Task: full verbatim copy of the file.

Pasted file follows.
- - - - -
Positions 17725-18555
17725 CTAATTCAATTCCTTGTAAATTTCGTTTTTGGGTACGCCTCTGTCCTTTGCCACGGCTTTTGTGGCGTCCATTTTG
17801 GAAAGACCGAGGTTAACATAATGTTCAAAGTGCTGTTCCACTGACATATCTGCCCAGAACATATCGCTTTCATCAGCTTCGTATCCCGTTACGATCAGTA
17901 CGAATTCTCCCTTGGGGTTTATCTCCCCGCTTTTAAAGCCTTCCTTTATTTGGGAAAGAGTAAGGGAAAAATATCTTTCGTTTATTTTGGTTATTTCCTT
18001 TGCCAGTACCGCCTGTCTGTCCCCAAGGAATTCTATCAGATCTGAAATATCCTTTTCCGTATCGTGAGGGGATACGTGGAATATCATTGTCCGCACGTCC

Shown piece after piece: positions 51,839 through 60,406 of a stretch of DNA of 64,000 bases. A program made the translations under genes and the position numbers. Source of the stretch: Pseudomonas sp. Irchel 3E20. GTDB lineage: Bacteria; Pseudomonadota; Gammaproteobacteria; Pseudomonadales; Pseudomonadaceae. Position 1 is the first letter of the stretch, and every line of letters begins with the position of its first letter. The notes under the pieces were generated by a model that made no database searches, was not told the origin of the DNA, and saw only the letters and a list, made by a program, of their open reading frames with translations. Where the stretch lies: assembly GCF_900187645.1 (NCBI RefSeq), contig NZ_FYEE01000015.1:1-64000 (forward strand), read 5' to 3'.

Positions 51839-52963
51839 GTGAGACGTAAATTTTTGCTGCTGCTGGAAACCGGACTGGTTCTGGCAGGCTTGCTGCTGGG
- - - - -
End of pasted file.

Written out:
Positions 17725-18555
17725 CTAATTCAATTCCTTGTAAATTTCGTTTTTGGGTACGCCTCTGTCCTTTGCCACGGCTTTTGTGGCGTCCATTTTG
17801 GAAAGACCGAGGTTAACATAATGTTCAAAGTGCTGTTCCACTGACATATCTGCCCAGAACATATCGCTTTCATCAGCTTCGTATCCCGTTACGATCAGTA
17901 CGAATTCTCCCTTGGGGTTTATCTCCCCGCTTTTAAAGCCTTCCTTTATTTGGGAAAGAGTAAGGGAAAAATATCTTTCGTTTATTTTGGTTATTTCCTT
18001 TGCCAGTACCGCCTGTCTGTCCCCAAGGAATTCTATCAGATCTGAAATATCCTTTTCCGTATCGTGAGGGGATACGTGGAATATCATTGTCCGCACGTCC

Shown piece after piece: positions 51,839 through 60,406 of a stretch of DNA of 64,000 bases. A program made the translations under genes and the position numbers. Source of the stretch: Pseudomonas sp. Irchel 3E20. GTDB lineage: Bacteria; Pseudomonadota; Gammaproteobacteria; Pseudomonadales; Pseudomonadaceae. Position 1 is the first letter of the stretch, and every line of letters begins with the position of its first letter. The notes under the pieces were generated by a model that made no database searches, was not told the origin of the DNA, and saw only the letters and a list, made by a program, of their open reading frames with translations. Where the stretch lies: assembly GCF_900187645.1 (NCBI RefSeq), contig NZ_FYEE01000015.1:1-64000 (forward strand), read 5' to 3'.

Positions 51839-52963
51839 GTGAGACGTAAATTTTTGCTGCTGCTGGAAACCGGACTGGTTCTGGCAGGCTTGCTGCTGGG